P48's Physician Orders dated 9/13/16, in a space labeled, "Wound Ostomy Orders," listed an order which read, "Wound Care Management Complex One Time, Routine." Further, the order had, "Complete. Discontinue" written with no further wound care orders being identified on the Physician Orders for P48.

During observation of wound care on 9/21/16, at 10:06 a.m. registered nurse (RN)-A entered the room. RN-A had already prepared a bedside table with supplies which included gauze, wound cleanser, Kerlix and ACE wraps (elastic bandages). P48 was lying in bed on his right side, and had a visible ACE wrap in place on his left heel. RN-A applied clean gloves and removed the ACE wrap exposing a pad saturated with an orange and brown colored fluid. The saturated pad fell on to the bed exposing a visible pressure ulcer to P48's heel. RN-A stated the ulcer had no visible wound bed as the wound had, "Slough [tissue consisting of pus and fibrin] in there," adding the ulcer appeared, "About the same," since RN-A had seen it yesterday. RN-A cleaned the surrounding skin of the ulcer, then sprayed clean 4 x (by) 4 (inch) gauze with Microcyn wound cleanser (to clean, assist with debriding and moisten a wide spectrum of acute and chronic wounds without harming healthy tissue) and pressed it onto the pressure ulcer on P48's heel. RN-A then wrapped the heel with Kerlix and three tan colored ACE wraps. RN-A did not measure the ulcer during the dressing change.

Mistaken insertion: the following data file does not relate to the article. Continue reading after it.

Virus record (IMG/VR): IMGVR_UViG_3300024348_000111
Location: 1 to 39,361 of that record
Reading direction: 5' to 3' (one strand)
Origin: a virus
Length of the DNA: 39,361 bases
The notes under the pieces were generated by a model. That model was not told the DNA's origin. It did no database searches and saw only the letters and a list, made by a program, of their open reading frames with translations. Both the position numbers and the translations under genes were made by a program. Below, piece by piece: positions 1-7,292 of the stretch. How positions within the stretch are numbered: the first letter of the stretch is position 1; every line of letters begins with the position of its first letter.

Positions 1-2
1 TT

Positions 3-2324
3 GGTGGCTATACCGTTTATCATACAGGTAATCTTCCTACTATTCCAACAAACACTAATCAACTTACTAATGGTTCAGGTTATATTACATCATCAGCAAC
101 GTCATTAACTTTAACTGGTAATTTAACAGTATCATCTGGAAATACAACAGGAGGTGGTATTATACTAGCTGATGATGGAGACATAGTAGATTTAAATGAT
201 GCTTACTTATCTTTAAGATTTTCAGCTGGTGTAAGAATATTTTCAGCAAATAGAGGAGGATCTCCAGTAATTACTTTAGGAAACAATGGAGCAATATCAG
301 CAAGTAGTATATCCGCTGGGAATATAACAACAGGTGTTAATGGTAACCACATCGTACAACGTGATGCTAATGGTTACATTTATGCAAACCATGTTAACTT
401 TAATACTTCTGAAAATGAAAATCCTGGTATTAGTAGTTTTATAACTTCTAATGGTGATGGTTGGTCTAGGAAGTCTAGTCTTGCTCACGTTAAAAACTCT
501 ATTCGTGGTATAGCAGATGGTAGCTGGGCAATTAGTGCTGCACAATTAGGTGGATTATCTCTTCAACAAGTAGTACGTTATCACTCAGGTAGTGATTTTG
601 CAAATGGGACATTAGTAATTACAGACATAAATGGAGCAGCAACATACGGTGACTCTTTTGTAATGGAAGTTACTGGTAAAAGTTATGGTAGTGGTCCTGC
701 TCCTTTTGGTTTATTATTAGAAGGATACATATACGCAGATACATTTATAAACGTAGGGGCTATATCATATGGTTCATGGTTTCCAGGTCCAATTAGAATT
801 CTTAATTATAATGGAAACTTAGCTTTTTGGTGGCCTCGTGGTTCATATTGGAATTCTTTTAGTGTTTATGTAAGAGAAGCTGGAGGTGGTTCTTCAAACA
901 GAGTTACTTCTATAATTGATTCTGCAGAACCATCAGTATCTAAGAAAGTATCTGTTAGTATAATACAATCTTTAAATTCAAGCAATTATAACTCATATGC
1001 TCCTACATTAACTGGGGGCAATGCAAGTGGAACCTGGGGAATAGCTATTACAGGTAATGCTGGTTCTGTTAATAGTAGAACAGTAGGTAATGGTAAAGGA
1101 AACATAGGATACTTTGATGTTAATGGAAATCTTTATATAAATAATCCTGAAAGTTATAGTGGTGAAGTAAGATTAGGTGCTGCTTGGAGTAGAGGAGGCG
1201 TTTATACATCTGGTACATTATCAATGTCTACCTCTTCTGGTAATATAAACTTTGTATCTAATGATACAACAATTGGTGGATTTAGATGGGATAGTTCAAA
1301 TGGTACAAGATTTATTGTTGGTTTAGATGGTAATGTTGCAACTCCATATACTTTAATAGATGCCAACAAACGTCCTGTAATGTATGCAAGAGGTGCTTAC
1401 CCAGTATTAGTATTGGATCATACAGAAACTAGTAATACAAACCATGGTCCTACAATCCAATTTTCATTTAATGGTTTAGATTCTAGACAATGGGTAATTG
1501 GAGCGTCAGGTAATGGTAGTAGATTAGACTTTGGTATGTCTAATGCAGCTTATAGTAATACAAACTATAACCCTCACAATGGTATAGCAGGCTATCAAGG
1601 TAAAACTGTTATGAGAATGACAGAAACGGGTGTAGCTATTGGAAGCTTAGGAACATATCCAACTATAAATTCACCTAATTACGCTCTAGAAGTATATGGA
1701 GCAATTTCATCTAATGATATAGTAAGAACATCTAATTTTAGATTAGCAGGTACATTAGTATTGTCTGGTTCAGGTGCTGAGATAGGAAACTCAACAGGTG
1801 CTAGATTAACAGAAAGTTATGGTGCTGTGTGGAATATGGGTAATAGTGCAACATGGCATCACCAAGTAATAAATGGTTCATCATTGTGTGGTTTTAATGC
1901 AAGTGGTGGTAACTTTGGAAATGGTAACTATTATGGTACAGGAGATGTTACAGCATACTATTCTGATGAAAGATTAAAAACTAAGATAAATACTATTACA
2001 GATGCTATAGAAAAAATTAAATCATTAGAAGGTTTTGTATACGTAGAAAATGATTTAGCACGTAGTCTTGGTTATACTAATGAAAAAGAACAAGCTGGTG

During interview on 9/21/16, at 10:56 a.m. RN-A stated she changed P48's pressure ulcer dressing with just gauze and wound cleanser because she did not get any of the Iodoflex (a dressing with dual action for desloughing and antimicrobial actions) from supplies. RN-A stated she did not have time to obtain the Iodoflex, however, added she should have ordered. RN-A reviewed P48's medical record with the surveyor and stated she was unable to locate any current orders for P48's wound care, only being able to identify the treatment recommended on 9/11/16, by the Wound Ostomy (WOC) Progress Note. Further, RN-A stated the floor nurses had not been measuring the ulcer with each dressing change, because the WOC team was responsible for it.